Posts Tagged ‘Henrik Sedin’

2011 Stanley Cup Final Predications

June 1st, 2011

As we get ready for the start of game one of the Stanley Cup finals, I thought it’d be wise to drop in my predictions. I know I haven’t done any predictions for the 2011 playoffs like I have for previous years, mostly because it’s been a crapshoot this year, but I’m weighing in now. Here we go.

2011 Stanley Cup Finals logoWhile these two teams are closer than a lot of people are willing to admit, I think there are two key areas (that everyone else hasn’t already mentioned) that separate the Vancouver Canucks from the Boston Bruins.

Top Lines
There’s no doubt that the Bruins have some terrific offensive depth. It’s a large reason why they are in the Stanley Cup finals. However, their top line of Lucic – Krejci – Horton isn’t quite a top line. It’s more of a strong second line and it pales in comparison to the D. Sedin – H. Sedin – Burrows line of Vancouver. It’s not even a debate. When you break down the Bruins second line of Marchand – Bergeron – Recchi, it’s solid, but no better than the Canucks second line of Raymond – Kesler – Higgins. Boston are rocking a 2a and 2b type set up for lines. Sure, it’s good enough to get you through the East, but not the Western Conference champs in Vancouver.

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The Vancouver Canucks. Wait, who???

October 4th, 2010

Recently I was asked to write an article about the Vancouver Canucks. I figured “why not,” I’m always up for a challenge. Trouble is, I really didn’t (and still don’t) know much about the Canucks, beyond the fact they are easily Canada’s best shot at a Stanley Cup.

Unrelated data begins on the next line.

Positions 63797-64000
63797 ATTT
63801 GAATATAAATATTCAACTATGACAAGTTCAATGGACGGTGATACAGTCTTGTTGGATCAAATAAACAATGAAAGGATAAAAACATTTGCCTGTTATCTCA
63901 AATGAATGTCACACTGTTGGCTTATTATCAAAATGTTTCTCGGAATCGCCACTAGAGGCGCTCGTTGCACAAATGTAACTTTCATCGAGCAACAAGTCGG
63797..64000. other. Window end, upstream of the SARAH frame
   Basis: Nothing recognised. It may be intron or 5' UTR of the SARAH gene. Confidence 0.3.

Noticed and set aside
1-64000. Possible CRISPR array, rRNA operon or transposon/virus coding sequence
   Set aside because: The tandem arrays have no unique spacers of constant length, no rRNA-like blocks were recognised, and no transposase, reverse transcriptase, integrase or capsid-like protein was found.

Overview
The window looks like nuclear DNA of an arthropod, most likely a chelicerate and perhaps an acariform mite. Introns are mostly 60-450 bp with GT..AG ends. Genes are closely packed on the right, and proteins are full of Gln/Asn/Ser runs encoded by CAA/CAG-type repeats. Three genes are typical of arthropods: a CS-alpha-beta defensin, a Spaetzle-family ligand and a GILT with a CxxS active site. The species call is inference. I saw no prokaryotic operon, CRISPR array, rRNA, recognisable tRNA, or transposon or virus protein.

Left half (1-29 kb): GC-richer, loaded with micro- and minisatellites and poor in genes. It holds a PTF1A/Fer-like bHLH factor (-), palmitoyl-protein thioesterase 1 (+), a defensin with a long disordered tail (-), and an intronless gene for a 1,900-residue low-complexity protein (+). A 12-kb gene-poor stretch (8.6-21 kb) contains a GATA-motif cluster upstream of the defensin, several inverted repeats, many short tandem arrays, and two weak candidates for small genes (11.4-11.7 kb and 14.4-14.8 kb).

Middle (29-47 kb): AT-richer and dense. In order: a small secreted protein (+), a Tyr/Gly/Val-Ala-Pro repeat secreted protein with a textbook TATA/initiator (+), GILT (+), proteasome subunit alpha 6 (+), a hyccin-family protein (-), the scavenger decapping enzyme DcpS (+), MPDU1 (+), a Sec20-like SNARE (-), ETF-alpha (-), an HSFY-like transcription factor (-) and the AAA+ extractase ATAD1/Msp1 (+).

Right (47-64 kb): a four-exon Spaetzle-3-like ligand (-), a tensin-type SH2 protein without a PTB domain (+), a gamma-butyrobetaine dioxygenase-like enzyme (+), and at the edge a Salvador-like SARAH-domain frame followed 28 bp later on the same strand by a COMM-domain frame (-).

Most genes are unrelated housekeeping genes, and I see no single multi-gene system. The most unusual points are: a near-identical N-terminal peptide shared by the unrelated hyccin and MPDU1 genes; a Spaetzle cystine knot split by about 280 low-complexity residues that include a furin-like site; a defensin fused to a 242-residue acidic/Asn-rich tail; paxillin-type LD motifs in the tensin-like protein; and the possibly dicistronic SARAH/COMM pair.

Obviously that doesn’t say much since everyone knows Canada’s next best hockey team might not make the playoffs. Despite my embarrassingly poor knowledge of the Canucks, I’m reasonably comfortable stating the Canucks are the best team in the Western Conference with identical twins.

Image of the Vancouver Canucks

I’m a bit of an optimist (well not really, but still), so maybe this will be one of those “fun” posts where I do research and learn something new about the team. OK, I’m totally in for doing a Canucks article. I’ve convinced myself! *Begins research*

Researching and learning about Vancouver’s hockey team started out well, too. For example, I just read the team cut Brendan Morrison from his pro tryout. Instantly, I’ve learned the difference between the Canucks and the Calgary Flames. But that was the only “easy” information to learn. I started reading more about the on-ice tendencies of all Canucks players and got really confused. The article described how hockey goalies often dive and flop around on the ice. I found this weird and confusing because I didn’t think Alex Burrows was a goalie. What the hell???

Then I discovered there’s a small controversy over who the new team captain will be. I even talked to several Canucks fans about the issue. It seems the consensus choice is either Ryan Kesler or Henrik Sedin. Both seem like great choices to me, especially since neither of them will require a bilingual stepping stool in order to jump over the boards for each shift.

Throughout my research, it was clear the Vancouver Canucks are considered a top contending team for this year’s Stanley Cup. No one has declared this an “all or nothing” season (although typically that’s something you do to justify signing a checking center to a $7.5 Million contract, or something like that…), but this year probably stands as the year the Canucks Stanley Cup window begins to close. I’m told this window will shut far quicker since it doesn’t have to close over top of Shane O’Brien and Kyle Wellwood. Wellwood is apparently going to the KHL. O’Brien, well, I’m guessing he’ll just hibernate over the winter months after being placed on waviers.

Perhaps the biggest reason many see this year as Vancouver’s chance to win the Stanley Cup is because the arch-rival Chicago Blackhawks lost some of their depth and skilled players during the off-season. Of course, Dustin Byfuglien’s trade to the Eastern Conference means Roberto Luongo will only have to worry about his own teammates trying to kill him.

It also means Luongo has one less person to blame during the four or five times he fakes an injury each game…